26 U.S.C.A. 5811 imposes a tax on the transfer of a firearm covered by the National Firearms Act. 26 U.S.C.A. 5841 requires every person possessing a firearm covered by the Act to register the same with the Secretary of the Treasury. Firearms subject to registration are defined in 26 U.S.C.A. 5848. 26 U.S.C.A. 5847 vests authority in the Secretary to prescribe such regulations as may be necessary for carrying out the provisions of the Act.
26 U.S.C.A. 5848:
(1) Firearm.-- The term 'firearm' means a shotgun having a barrel or barrels of less than 18 inches in length, or a rifle having a barrel or barrels of less than 16 inches in length, or any weapon made from a rifle or shotgun (whether by alteration, modification, or otherwise) if such weapon as modified has an overall length of less than 26 inches, or any other weapon, except a pistol or revolver, from which a shot is discharged by an explosive if such weapon is capable of being concealed on the person, or a machine gun, and includes a muffler or silencer for any firearm whether or not such firearm is included within the foregoing definition.
(3) Rifle.-- The term 'rifle' means a weapon designed or redesigned, made or remade, and intended to be fired from the shoulder and designed or redesigned and made or remade to use the energy of the explosive in a fixed metallic cartridge to fire only a single projectile through a rifled bore for each single pull of the trigger.
(4) Shotgun.-- The term 'shotgun' means a weapon designed or redesigned, made or remade, and intended to be fired from the shoulder and designed or redesigned and made or remade to use the energy of the explosive in a fixed shotgun shell to fire through a smooth bore either a number of ball shot or a single projectile for each single pull of the trigger.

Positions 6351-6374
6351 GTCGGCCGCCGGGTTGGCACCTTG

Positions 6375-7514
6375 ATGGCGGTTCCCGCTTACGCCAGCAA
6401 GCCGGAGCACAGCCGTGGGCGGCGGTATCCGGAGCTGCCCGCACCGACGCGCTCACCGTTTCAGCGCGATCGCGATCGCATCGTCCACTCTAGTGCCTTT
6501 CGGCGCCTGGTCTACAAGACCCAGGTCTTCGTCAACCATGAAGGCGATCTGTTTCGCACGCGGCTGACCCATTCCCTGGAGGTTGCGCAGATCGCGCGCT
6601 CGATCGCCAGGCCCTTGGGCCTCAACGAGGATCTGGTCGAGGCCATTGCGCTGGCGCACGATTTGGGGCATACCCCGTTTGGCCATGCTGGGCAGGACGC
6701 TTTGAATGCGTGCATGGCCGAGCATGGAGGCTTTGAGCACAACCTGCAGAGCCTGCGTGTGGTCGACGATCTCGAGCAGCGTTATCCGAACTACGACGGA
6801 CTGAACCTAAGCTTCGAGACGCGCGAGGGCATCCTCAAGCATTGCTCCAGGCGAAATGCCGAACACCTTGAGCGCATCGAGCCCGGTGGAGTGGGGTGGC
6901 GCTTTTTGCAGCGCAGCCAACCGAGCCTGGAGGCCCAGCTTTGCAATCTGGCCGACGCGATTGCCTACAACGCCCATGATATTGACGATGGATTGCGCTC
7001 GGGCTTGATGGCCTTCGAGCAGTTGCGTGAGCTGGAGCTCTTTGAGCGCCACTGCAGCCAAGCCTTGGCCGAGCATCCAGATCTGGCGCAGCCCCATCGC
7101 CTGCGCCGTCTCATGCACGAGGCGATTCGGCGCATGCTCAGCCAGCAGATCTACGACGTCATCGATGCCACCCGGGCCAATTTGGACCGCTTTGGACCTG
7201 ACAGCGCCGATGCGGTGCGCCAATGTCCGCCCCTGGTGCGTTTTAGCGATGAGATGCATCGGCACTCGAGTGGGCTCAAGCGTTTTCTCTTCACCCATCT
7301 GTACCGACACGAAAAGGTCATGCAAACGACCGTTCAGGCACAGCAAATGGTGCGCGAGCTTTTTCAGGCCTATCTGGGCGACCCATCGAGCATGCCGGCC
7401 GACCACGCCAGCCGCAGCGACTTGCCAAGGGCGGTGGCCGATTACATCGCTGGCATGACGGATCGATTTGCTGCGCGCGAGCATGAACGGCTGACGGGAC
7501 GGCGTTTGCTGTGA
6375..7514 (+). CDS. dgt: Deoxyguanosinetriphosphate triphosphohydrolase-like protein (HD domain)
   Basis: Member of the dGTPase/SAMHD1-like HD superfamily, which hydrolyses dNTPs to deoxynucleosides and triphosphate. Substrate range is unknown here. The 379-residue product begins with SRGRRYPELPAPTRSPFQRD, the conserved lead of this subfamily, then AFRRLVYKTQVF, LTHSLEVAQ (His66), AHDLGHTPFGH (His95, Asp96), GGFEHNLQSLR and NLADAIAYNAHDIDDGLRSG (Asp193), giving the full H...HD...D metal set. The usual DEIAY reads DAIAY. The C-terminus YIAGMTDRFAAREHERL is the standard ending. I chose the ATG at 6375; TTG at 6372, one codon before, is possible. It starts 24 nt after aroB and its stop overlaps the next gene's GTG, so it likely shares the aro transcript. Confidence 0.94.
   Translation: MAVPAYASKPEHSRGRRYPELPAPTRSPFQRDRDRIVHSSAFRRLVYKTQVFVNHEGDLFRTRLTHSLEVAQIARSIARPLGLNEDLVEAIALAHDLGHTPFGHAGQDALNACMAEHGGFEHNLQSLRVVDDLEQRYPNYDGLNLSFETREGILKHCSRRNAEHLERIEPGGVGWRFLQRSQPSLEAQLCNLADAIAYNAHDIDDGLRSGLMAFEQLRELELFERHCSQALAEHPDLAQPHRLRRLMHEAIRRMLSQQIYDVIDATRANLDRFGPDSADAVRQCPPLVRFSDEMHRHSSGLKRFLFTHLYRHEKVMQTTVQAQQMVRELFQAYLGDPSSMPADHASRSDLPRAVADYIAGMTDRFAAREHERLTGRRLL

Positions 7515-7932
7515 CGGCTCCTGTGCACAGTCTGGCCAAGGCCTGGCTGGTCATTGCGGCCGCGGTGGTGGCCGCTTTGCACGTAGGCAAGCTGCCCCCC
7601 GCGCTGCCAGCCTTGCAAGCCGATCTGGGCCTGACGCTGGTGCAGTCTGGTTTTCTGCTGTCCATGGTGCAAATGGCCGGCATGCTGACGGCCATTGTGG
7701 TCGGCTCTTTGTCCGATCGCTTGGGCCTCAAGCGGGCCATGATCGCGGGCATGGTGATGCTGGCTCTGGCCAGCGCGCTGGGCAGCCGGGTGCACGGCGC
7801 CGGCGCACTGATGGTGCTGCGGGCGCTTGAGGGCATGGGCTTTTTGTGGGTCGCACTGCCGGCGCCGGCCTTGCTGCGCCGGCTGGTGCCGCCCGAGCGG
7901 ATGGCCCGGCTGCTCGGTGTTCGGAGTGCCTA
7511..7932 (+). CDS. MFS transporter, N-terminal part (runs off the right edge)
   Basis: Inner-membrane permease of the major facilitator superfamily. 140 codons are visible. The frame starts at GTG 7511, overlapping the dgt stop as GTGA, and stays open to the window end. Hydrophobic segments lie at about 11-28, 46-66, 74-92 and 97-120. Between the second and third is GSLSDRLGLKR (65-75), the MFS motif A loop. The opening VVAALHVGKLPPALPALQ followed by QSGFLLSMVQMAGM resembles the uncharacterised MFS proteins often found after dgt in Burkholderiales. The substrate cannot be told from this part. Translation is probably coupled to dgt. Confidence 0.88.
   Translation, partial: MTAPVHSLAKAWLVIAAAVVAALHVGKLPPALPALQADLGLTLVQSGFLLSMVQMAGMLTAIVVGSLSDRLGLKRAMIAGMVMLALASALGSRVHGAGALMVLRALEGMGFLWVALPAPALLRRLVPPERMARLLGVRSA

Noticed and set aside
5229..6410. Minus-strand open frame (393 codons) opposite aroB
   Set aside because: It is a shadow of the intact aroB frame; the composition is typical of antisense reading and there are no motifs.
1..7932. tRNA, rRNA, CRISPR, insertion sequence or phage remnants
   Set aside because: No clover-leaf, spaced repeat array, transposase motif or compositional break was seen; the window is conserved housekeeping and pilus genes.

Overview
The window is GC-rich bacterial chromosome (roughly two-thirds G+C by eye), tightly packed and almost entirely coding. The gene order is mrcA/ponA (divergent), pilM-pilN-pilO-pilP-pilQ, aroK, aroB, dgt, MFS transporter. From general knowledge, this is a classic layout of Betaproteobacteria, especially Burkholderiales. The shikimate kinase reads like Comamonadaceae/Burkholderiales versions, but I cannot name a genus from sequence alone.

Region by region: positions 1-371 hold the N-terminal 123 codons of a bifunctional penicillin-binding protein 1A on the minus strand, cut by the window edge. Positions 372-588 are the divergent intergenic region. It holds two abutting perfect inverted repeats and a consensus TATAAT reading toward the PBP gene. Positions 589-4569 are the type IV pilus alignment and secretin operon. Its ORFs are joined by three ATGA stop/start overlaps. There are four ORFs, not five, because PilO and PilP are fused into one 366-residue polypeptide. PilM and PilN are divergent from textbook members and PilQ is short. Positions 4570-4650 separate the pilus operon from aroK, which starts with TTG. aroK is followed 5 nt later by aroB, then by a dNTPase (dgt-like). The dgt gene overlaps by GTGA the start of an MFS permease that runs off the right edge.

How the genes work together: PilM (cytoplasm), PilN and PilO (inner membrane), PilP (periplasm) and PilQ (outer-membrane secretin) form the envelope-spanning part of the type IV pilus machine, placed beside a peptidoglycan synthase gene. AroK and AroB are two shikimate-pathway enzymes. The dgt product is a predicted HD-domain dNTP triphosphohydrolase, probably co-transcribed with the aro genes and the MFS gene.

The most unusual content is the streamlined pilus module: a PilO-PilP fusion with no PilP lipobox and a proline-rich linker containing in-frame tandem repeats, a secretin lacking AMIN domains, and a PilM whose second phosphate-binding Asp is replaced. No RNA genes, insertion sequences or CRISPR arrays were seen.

(5) Any other weapon.-- The term 'any other weapon' means any weapon or device capable of being concealed on the person from which a shot can be discharged through the energy of an explosive, but such term shall not include pistols or revolvers or weapons designed, made or intended to be fired from the shoulder and not capable of being fired with fixed ammunition.
26 CFR 179.35 Pistol
'Pistol' shall mean a weapon originally designed, made, and intended to fire a small projectile (bullet) from one or more barrels when held in one hand, and having (a) a chamber(s) as an integral part(s) of, or permanently aligned with, the bore(s); and (b) a short stock designed to be gripped by one hand and at an angle to and extending below the line of the bore(s). The term shall not include any gadget device, any gun altered or converted to resemble a pistol, any gun that fires more than one shot, without manual reloading, by a single function of the trigger, or any small portable gun such as: Nazi belt buckle pistol, glove pistol, or a one-hand stock gun designed to fire fixed shotgun ammunition.
Whether expert testimony that the weapon should be classified under the Act as 'any other weapon' was inadmissible in the first place is not a question before us. There was not objection to this testimony but it is to be distinguished from opinion testimony that the firearm in question, based on its characteristics, was a shotgun or a pistol. This latter type opinion testimony goes to a fact rather than to a legal conclusion. Cf. Huff v. United States, 5 Cir., 1959, 273 F.2d 56